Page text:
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As the cost of food and other essentials continues to rise, Feeding Britain is working with partners across the UK to develop sustainable and dignified approaches to protect people from hunger. From affordable food networks to advice services, from fuel vouchers to school holiday programmes, your donation will make a real difference to communities across the UK.

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Birkenhead and Wirral

“Feeding Birkenhead, Supporting Wirral is a coalition of churches, community groups, and other organisations working together to eliminate hunger in Birkenhead.”

The Feeding Birkenhead, Supporting Wirral group has developed an extensive network of Affordable Food Clubs. Specialist Advice Workers are available within food projects, as part of the Pathways from Poverty programme, and families are supported all year round through school holiday programmes of food and fun.

Affordable Food Clubs in this area include Number Seven Citizen’s Supermarket. A full list of Affordable Food Clubs in Birkenhead and Wirral are listed here.

The mission

Feeding Birkenhead is a coalition of churches, food banks, community groups, and other organisations working together to eliminate hunger in Birkenhead. The central aim of Feeding Birkenhead’s work is to provide decent meals to as many people in need as possible, while also seeking to prevent that need from arising again over the longer term. Feeding Birkenhead campaigns for its local successes to impact national policy reform as quickly as possible so that all families in need are helped.

How we work

Established by Frank Field in 2014, the coalition now has a core group of 16 organisations, with active participation from the local authority.

Feeding Birkenhead adopts a dynamic approach to tackling hunger in the local community. Quarterly meetings are held for all members of the group. Each member has an opportunity to report back on the causes and extent of hunger they are witnessing on the ground. An action plan is then put together in response to these local priorities.

What we’ve achieved

Key activities implemented by Feeding Birkenhead include:

  • Food Bank plus
  • Fuel Bank
  • School Holiday meals and activities
  • Breakfast clubs
  • Automatic registration for free school meals
  • Early opportunity on council tax debt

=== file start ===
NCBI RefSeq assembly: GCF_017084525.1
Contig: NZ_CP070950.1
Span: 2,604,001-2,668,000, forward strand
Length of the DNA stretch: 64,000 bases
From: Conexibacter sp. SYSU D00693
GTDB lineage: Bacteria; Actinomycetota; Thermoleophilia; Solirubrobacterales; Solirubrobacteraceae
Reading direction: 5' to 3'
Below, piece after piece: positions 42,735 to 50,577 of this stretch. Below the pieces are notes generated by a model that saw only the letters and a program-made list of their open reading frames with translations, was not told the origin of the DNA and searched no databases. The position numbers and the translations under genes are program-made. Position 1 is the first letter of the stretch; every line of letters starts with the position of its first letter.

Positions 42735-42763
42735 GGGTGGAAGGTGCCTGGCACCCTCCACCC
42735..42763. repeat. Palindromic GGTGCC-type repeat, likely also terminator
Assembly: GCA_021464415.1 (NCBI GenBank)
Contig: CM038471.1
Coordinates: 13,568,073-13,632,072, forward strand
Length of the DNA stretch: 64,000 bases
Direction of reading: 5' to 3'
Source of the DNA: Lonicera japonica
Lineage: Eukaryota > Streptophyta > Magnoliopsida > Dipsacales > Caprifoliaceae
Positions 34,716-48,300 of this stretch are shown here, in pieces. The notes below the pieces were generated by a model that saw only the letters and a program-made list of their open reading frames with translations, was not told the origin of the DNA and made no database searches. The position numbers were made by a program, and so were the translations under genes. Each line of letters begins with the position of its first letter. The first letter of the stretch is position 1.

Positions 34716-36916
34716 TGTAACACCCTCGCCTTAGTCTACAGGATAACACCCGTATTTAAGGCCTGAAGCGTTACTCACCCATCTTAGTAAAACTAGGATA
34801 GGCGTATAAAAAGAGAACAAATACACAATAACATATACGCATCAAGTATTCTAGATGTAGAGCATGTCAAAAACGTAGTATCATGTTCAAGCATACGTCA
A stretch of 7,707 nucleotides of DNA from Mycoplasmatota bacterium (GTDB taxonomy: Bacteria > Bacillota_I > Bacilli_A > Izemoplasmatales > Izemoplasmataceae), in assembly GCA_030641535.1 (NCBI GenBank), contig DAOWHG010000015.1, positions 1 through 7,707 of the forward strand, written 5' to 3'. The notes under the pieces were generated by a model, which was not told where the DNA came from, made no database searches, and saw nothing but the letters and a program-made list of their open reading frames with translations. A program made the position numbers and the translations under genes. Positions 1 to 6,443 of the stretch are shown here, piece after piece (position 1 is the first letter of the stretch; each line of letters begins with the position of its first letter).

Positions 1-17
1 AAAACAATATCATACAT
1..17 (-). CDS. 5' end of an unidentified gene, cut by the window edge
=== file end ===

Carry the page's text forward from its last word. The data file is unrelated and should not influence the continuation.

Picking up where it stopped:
• Reformed welfare contract

What’s next

Over the coming years Feeding Birkenhead will focus on extending the life and reach of their food bank plus and fuel bank projects, ensuring that their school holiday meals and activities programme continues to be available to all children in the most deprived parts of Birkenhead, and sustaining regular supplies of food for school breakfast clubs.

Two new projects were launched in 2018:

Citizens’ supermarket: A sub-group of Feeding Birkenhead has developed a nonprofit Citizen’s Supermarket. The non-profit food shop utilises good quality surplus food supplies to enable individuals and families on low incomes to purchase food at heavily reduced prices.

Hot food for the homeless: In partnership with Wirral Council, Wirral Ways of Recovery, and YMCA Homeless, vouchers will be distributed to the homeless by a variety of professionals, entitling them to a hot meal at Nightingale’s café.

In addition, Feeding Birkenhead will attempt to build a safety net that counters poverty in all forms, through projects such as the Pink Box campaign which ensures sanitary products can be accessed by young women from families on low incomes.  

Related Materials & Resources 

Download the Feeding Birkenhead pamphlet

Holiday Provision Timetable Summer 2018 

Social Supermarkets Timetable

Meals for People who are Homeless Timetable

Levels of local food insecurity

According to the University of Sheffield’s research into local food insecurity of adults (Jan 2021), in Wirral:

  • 3.00% of adults suffered from hunger
  • 15.84% struggled to access food
  • 9.40% worried about not having enough food

About this research:

The University of Sheffield have published statistics of UK adult food insecurity at Local Authority scale. You can view the map of measures of food insecurity here.

Hungry is defined as having skipped food for a whole day or more in the previous month or indicated they were hungry but not eaten because they could not afford or get access to food.

Struggle is defined as a positive response to at least one of the following:

  • Sought help accessing food
  • Skipped or shrank meal
  • Gave a reason for not having enough food

Worry is defined as choosing very worried or fairly worried about getting food.